Immediately afterwards, we find Jews on the run from something, taking flight across the Suf Zaba (that is, “reed of river” or “end of river” which is traditionally identified with the Shatt el-Arab but here probably refers to the Yam Suph of the Exodus account) and then a detailed account of the building of Jerusalem. I am not at all convinced that this is sequential. It seems to me that this account of the flight of the Jews and the building of Jerusalem (which Drower takes to have been the “new Jerusalem”) is actually copied from one or more fragments that have fallen out of place, or that the copyist has attempted to harmonize fragments from several manuscripts and failed to do so.

After Jerusalem is built, Hibil Ziua approaches Anuš-’Uthra and tells him to bring seven guardians from Mount Parwan. These guardians are armed with seven magic bows that shoot flaming arrows, and chartered to destroy the Temple and scatter the Jews. It is not Anuš-’Uthra or his seven guardians who are credited with accomplishing this, but rather Hibil Ziua, who destroys Jerusalem and brings an end to 800 years of Jewish rule in “Baghdad,” by which the text likely intends Babylon (Baghdad is an obvious anachronism, as the present city was not founded until the 8th century). The section concludes,

Thereupon Anuš-’Uthra, changed nothing of that which they commanded him (to do), and Hibil-Ziwa came and burnt and destroyed Jerusalem and made it like heaps of ruins. And he went to Baghdad and killed (there) all the cohens and took away government from them and pounded (to) dust every city in which there were Jews. Moreover for the eight hundred years that their government [malkutun] was in Baghdad they exercised an autonomy amongst themselves [dabarbun malkuta] – four hundred rulers [malkia] – (for) the duration of a Jewish autonomy [malkutun] in Baghdad was eight hundred years; four hundred rulers [malkia] from the Jews (Jewish community) wielded kingly office.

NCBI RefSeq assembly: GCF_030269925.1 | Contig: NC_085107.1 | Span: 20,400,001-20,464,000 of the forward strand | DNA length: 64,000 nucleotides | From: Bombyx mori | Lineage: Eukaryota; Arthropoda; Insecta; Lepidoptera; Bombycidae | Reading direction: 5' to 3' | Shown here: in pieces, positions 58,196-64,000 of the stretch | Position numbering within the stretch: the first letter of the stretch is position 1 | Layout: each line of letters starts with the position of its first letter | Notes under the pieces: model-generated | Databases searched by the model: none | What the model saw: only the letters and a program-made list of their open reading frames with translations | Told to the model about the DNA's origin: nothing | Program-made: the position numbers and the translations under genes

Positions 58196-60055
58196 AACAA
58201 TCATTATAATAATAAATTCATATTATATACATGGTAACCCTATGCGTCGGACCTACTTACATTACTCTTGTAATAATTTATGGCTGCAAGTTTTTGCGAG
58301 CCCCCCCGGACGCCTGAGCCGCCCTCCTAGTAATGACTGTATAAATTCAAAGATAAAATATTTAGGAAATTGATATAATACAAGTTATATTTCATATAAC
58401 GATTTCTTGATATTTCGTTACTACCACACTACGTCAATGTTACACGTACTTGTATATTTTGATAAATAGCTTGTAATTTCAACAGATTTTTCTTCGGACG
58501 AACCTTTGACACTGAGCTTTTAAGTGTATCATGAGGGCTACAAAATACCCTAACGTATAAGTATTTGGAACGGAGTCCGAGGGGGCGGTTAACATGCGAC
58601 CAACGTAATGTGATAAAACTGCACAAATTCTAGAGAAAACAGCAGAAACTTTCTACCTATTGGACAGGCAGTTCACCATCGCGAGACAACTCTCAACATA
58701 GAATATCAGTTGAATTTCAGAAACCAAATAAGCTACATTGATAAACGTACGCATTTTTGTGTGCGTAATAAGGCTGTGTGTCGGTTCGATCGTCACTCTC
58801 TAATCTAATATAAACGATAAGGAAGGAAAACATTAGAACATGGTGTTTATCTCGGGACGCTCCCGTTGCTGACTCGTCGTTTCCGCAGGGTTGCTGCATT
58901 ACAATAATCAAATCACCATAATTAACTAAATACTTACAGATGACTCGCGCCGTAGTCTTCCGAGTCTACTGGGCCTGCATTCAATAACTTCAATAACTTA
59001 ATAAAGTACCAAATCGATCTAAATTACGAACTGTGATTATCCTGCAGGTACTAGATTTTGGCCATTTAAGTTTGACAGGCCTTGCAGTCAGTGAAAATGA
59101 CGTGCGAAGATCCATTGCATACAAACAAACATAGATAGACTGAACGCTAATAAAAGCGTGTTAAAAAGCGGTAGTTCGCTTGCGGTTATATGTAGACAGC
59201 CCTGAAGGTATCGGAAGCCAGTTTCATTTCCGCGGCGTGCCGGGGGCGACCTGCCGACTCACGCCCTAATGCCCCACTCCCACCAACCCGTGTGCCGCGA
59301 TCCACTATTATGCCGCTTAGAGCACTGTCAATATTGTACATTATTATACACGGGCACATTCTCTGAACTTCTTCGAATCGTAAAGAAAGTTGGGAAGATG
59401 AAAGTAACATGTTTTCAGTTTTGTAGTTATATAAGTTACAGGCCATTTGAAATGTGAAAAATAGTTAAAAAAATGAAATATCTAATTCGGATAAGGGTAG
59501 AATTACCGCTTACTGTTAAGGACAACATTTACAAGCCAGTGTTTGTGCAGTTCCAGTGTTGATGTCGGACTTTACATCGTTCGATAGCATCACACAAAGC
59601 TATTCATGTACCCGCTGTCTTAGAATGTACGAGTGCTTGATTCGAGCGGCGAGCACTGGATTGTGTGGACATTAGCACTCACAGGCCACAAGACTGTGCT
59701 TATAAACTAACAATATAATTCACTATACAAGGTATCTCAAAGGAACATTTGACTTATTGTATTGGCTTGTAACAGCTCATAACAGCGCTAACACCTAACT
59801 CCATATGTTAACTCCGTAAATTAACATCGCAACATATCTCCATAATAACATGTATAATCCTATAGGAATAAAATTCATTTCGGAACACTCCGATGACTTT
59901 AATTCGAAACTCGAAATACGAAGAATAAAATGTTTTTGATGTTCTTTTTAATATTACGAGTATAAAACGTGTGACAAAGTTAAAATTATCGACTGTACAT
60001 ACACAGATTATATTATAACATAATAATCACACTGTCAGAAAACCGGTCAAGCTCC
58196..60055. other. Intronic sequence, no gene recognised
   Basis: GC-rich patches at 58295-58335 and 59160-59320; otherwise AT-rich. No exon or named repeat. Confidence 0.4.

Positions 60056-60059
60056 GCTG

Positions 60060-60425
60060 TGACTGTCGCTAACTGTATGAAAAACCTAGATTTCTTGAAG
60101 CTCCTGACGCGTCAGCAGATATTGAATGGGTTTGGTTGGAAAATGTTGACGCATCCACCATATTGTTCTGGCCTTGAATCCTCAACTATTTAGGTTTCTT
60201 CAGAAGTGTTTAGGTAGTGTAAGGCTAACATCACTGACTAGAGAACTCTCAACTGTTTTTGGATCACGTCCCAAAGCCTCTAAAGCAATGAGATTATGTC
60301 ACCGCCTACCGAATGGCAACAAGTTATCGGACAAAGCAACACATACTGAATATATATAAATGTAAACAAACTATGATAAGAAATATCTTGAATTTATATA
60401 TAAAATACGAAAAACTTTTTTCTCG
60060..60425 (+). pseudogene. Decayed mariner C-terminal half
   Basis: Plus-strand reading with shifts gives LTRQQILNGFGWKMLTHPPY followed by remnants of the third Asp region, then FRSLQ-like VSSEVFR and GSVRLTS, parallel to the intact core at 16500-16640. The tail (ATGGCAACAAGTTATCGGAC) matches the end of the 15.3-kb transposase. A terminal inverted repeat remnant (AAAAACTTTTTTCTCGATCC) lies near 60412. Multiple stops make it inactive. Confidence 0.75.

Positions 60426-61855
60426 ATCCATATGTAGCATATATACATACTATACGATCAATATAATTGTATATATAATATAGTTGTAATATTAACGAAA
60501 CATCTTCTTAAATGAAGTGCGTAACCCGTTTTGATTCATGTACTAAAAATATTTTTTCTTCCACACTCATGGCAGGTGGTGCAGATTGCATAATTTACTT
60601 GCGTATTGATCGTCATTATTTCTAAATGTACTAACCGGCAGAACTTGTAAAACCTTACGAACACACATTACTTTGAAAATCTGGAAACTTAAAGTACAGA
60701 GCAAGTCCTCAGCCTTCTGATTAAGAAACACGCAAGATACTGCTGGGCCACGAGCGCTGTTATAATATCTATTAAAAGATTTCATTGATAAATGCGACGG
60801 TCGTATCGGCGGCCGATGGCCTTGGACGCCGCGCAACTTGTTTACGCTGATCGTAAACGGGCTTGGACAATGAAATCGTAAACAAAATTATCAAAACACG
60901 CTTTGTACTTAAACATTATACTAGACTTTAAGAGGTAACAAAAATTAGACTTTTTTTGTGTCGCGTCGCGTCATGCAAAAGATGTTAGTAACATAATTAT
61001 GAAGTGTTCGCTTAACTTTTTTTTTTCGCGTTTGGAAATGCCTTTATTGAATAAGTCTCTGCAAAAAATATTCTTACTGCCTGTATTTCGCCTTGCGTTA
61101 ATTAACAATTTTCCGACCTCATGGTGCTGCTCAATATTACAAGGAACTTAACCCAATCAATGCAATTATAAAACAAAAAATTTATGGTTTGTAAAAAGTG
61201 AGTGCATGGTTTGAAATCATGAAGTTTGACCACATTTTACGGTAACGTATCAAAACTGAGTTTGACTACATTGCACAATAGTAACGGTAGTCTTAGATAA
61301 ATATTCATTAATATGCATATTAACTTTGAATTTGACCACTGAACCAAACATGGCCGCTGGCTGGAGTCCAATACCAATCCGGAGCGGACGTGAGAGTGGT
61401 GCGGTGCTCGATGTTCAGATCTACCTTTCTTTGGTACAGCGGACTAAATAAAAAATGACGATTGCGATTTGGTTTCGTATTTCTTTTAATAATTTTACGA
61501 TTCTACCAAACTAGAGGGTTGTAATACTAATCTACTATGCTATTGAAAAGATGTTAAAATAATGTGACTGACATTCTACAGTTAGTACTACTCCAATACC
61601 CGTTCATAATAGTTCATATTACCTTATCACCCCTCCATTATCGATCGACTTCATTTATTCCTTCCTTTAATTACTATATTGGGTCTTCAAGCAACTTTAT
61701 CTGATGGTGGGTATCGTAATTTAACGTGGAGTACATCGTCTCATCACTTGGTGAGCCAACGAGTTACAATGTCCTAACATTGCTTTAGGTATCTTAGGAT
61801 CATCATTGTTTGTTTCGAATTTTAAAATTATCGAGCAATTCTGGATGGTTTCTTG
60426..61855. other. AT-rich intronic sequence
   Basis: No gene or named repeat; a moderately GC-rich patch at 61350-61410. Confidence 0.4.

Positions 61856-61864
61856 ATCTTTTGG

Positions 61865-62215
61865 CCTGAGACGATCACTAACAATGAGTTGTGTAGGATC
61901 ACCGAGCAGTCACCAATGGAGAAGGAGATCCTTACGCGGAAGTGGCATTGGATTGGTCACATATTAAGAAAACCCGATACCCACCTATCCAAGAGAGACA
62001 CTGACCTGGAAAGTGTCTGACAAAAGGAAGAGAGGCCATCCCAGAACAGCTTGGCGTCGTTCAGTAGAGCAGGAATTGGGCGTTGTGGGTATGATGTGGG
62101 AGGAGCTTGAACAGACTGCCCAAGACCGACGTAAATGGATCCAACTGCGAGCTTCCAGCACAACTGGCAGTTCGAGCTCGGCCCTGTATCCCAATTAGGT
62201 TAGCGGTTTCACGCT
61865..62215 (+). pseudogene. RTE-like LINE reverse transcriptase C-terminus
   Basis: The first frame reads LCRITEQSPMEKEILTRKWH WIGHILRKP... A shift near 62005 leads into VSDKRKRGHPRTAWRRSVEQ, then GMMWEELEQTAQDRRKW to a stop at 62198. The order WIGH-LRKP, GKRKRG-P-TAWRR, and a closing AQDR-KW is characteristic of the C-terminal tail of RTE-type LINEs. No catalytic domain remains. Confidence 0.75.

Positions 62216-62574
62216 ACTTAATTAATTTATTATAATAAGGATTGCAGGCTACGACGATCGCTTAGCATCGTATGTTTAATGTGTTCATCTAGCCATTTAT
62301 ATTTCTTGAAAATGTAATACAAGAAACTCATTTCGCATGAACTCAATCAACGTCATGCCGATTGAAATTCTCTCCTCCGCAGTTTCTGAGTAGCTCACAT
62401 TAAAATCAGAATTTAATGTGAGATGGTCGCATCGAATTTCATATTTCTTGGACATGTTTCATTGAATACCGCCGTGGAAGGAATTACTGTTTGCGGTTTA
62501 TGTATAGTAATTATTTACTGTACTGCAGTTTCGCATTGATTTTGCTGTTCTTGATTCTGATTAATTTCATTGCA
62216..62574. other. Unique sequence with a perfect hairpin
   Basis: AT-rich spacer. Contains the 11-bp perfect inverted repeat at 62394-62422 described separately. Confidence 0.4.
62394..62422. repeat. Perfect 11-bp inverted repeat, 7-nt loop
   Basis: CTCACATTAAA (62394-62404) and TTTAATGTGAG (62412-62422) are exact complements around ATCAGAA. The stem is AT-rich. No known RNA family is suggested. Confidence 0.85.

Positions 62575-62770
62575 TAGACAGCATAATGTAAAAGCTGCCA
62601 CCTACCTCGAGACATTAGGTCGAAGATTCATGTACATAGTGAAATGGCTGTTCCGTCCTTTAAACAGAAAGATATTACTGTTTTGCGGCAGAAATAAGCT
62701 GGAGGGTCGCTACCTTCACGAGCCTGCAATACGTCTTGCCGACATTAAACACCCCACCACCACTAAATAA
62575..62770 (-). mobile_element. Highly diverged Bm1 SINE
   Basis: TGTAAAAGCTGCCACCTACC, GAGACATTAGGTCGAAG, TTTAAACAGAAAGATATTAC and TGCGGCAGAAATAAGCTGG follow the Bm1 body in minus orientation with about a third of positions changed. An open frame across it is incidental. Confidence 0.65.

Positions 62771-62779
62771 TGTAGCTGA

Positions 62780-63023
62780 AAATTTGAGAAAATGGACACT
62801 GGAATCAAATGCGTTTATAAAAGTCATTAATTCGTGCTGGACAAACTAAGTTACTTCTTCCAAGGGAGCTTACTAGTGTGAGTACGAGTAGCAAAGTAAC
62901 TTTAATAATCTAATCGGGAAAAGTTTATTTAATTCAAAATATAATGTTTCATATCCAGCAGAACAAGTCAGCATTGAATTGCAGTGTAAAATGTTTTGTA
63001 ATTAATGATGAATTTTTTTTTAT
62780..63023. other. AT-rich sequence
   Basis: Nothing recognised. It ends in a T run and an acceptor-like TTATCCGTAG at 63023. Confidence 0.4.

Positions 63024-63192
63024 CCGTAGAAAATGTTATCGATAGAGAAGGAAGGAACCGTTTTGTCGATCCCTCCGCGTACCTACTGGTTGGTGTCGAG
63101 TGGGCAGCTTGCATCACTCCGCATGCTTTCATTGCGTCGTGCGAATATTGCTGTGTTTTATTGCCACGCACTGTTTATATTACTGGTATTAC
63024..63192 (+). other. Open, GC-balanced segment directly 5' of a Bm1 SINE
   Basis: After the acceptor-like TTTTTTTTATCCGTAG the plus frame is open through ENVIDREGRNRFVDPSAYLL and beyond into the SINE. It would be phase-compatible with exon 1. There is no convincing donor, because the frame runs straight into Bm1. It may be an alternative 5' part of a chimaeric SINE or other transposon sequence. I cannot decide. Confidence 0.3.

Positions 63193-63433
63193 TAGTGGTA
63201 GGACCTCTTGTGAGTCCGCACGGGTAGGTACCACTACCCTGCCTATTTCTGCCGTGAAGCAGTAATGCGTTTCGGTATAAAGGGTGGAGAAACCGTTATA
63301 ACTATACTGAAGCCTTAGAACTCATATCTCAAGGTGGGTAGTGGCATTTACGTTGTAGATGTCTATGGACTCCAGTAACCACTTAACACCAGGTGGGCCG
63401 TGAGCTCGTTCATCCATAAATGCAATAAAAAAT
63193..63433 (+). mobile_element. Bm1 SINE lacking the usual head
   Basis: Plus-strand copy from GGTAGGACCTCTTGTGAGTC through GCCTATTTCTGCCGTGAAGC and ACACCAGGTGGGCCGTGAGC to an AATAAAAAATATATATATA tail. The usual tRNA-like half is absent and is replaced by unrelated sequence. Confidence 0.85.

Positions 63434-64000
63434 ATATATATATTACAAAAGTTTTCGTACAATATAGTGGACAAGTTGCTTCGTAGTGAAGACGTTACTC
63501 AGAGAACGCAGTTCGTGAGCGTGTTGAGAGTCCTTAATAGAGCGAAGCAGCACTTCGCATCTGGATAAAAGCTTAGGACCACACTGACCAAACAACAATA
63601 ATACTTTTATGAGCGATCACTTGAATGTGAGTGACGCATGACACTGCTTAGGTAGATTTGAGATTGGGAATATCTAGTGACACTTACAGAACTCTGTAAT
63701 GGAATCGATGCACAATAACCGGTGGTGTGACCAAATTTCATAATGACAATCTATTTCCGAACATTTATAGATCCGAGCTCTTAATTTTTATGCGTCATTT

Thus the House of the Jews came to naught and met its end, and the Host of darkness became powerless.

It would seem that this would be the most appropriate place for our narrative to fade to black and roll the credits. The language is more characteristic of an eschatological context, rather than a historical one, for at none of the times in which this text is set or in which it could have been composed could any of these things be said to be true, although they do have the appearance of an end-times prediction. Furthermore, if we take this chronology at face value, starting from the fall of Jerusalem and the Babylonian captivity, we find ourselves at the end of the turn of the third century, which precisely the time that the first references to the Exilarchate or Reš Galuta first appear. The tradition that the Exilarch had been reigning continuously in Babylon from the time of the captivity of Jehoiachin is a specifically Jewish tradition, appearing in the 9th century Seder Olam Zuṭa and nowhere else, at least not to my knowledge.

If the Mandaeans were in contact with the Jews, as they undeniably were, and familiar with their traditions, as this text seems to suggest, why would they write that the Exilarchate was destroyed at precisely the time that it is first appearing in the historical record and being institutionalized by the Sasanids? They could not have been unaware of the continued existence of the Exilarchate, but perhaps they had reasons to consider it illegitimate. Regardless of the historical value of the tradition, its appearance here alone raises other issues.

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One thought on “Legends and Lore in the Great Revelation

  1. Pingback: Charles Häberl on Mandaean History and the Haran Gawaita